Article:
One of the issues that we encountered on Bubblews was spam posts, where users with bad intentions would either post content that was a jumble of made-up content, content that was packed full with links promoting other websites or products, dropping in content from elsewhere (like Wikipedia) and claiming it as their own, or writing in other languages than English.
The implementation we ended up going with to catch this has worked great at catching spam, so I wanted share what we did in case it is useful for people in similar situations. Our stack uses Rails and Redis, so this example uses it too, but it can be adapted for other setups.
Also, a big shout out to Kevin Kimball for his work on implementing this on the site.
Notifications for new posts that are likely spam in Slack
To fight spam, we looked into a bunch of different options. We use Simhash for catching plagiarism on the site, but we also needed a way to fight spam posts that were coming from external sources. After looking at various options, we ended up deciding to use Bayes' Theorm to calculate the likelihood of a post's content being spam. Bayes is often integrated into email software as one tool for detecting incoming spam emails.
The Wikipedia post on Naive Bayes spam filtering does a nice job of explaining the details of how it works. Algorithms are used to calculate the likelihood that content containing certain words and other factors is spam.
Naive Bayes classifiers work by correlating the use of tokens (typically words, or sometimes other things), with spam and non-spam e-mails and then using Bayesian inference to calculate a probability that an email is or is not spam.
Since the Ruby community is amazing, we found that there are various gems to help with implementing Bayes. We ended up choosing stuff-classifier because of the easy Redis integration. Add it to your Gemfile with
Next up, we need to add an initializer in
config/initializers/stuff_classifier.rb with settings for the gem. The initializer tells the library where to save the data that will be used with training the classifier. On production with Heroku, we use Redis through Open Redis, so the initializer pulls in the URL from an environment variable. Locally, the initializer defaults to the standard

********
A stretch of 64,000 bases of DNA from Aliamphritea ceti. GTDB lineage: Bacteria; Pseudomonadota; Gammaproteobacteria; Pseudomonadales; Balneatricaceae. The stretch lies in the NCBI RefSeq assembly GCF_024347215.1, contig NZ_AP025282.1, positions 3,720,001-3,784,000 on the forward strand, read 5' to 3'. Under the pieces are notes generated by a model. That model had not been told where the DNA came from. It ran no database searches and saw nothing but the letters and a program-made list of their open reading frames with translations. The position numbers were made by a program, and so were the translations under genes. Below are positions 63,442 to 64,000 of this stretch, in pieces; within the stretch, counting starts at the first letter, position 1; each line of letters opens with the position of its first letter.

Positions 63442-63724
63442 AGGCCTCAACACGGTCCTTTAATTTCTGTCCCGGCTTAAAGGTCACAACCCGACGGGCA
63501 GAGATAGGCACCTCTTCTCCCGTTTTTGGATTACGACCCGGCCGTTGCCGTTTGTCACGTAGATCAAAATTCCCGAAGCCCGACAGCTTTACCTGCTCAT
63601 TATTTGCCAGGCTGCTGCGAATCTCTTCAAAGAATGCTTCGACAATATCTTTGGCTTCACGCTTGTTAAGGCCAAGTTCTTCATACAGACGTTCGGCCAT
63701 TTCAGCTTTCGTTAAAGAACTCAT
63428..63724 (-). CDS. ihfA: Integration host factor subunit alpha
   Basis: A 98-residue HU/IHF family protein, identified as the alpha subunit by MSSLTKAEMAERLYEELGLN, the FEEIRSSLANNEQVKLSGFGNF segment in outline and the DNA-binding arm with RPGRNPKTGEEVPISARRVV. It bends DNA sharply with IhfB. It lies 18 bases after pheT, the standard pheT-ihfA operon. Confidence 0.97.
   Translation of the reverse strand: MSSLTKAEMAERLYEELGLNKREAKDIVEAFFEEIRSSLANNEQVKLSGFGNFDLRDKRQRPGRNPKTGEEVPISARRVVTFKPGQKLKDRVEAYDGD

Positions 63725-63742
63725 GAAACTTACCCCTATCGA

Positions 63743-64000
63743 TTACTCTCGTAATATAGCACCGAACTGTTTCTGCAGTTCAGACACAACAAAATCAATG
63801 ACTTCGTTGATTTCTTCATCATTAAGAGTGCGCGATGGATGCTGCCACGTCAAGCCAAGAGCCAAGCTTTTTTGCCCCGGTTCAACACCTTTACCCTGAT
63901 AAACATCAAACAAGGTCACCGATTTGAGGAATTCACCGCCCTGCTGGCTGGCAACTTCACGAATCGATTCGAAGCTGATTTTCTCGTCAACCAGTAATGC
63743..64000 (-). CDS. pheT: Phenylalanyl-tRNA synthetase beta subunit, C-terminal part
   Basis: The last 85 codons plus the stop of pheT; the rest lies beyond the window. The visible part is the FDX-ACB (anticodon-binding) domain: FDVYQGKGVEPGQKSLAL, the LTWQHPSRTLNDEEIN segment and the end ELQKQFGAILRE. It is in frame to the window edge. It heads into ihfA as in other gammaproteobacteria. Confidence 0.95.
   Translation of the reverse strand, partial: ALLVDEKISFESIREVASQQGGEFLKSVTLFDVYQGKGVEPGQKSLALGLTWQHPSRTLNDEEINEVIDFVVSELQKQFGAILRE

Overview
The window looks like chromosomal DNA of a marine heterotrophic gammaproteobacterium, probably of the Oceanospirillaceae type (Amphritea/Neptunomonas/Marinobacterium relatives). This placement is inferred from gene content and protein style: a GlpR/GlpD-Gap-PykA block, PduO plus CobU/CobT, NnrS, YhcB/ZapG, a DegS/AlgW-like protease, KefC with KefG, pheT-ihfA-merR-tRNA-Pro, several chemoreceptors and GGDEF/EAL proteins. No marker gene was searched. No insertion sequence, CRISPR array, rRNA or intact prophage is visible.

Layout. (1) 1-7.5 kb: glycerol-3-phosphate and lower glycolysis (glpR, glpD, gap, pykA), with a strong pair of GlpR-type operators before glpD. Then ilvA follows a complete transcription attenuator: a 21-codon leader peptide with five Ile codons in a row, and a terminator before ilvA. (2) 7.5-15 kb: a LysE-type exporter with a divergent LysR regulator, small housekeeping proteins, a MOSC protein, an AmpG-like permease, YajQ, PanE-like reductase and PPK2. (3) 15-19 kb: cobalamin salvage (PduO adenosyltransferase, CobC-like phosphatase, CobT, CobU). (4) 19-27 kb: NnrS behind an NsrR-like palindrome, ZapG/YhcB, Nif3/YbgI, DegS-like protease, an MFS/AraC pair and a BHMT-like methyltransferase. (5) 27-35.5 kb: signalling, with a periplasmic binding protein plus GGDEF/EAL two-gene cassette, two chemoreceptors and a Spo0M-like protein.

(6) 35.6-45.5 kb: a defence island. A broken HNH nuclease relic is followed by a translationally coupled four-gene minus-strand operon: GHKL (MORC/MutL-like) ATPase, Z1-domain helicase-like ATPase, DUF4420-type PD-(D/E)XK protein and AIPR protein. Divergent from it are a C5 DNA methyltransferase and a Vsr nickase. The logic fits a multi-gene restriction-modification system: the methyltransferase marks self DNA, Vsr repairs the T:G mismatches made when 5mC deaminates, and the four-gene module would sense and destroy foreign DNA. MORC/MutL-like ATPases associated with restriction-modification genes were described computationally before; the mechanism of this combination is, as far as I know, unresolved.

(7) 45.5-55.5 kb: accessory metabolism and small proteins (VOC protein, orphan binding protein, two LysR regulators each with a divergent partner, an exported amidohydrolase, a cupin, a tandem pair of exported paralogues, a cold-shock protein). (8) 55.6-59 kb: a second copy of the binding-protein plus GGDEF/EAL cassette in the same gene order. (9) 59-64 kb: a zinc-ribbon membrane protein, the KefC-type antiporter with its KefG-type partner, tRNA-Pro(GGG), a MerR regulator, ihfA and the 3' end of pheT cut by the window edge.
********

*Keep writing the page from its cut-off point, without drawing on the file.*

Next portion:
127.0.0.1:6379 so it does not need to be explicitly set.
Next up we need to setup in Rails the ability to easily teach the classifier what is spam and what isn't ("ham" vs. "spam").
First, let's setup the two options "ham" and "spam" on the Post model, which is what we plan on classifying.
Next we need to add in some helper methods to make it easier to see whether the Bayes' classifier thinks the post is ham or spam.
Now in our view, we want to show what Bayes thinks the post is and add buttons to allow us to toggle and train the classifier.
First, we need to add an endpoint we can hit to toggle the labeling of a post. If you are labeling posts, this could be in your posts controller.
Second, show the current label in the view and add links to be able to toggle the labeling.
Now that we setup the ability to see and toggle labeling in the view, we will want to setup some actions that occur when a new post is likely spam. For simplicity in this tutorial, we'll use an
after_create callback that will:
- Notify us (or our moderators) that a post is likely spam, so the post can be reviewed, and if it is spam, remove the post and offending user account. We shoot this into Slack.
- Hide the post from feeds to keep posts that are likely spam from showing publicly.
Now the most important part: we need to train the classifier what's spam and what isn't with data we already know the answer to. For us, we found it easiest to load up a sample of our production data and manually go through and label posts as ham or spam. If you already know for certain what posts are spam and what posts aren't, this could automated some with a script that loops through and labels each post.
Later, as you encounter posts that are incorrectly labeled, you'll want to label them correctly to continue to teach the classifier.
And that's how you can easily integrate machine learning with Ruby on Rails to fight spam!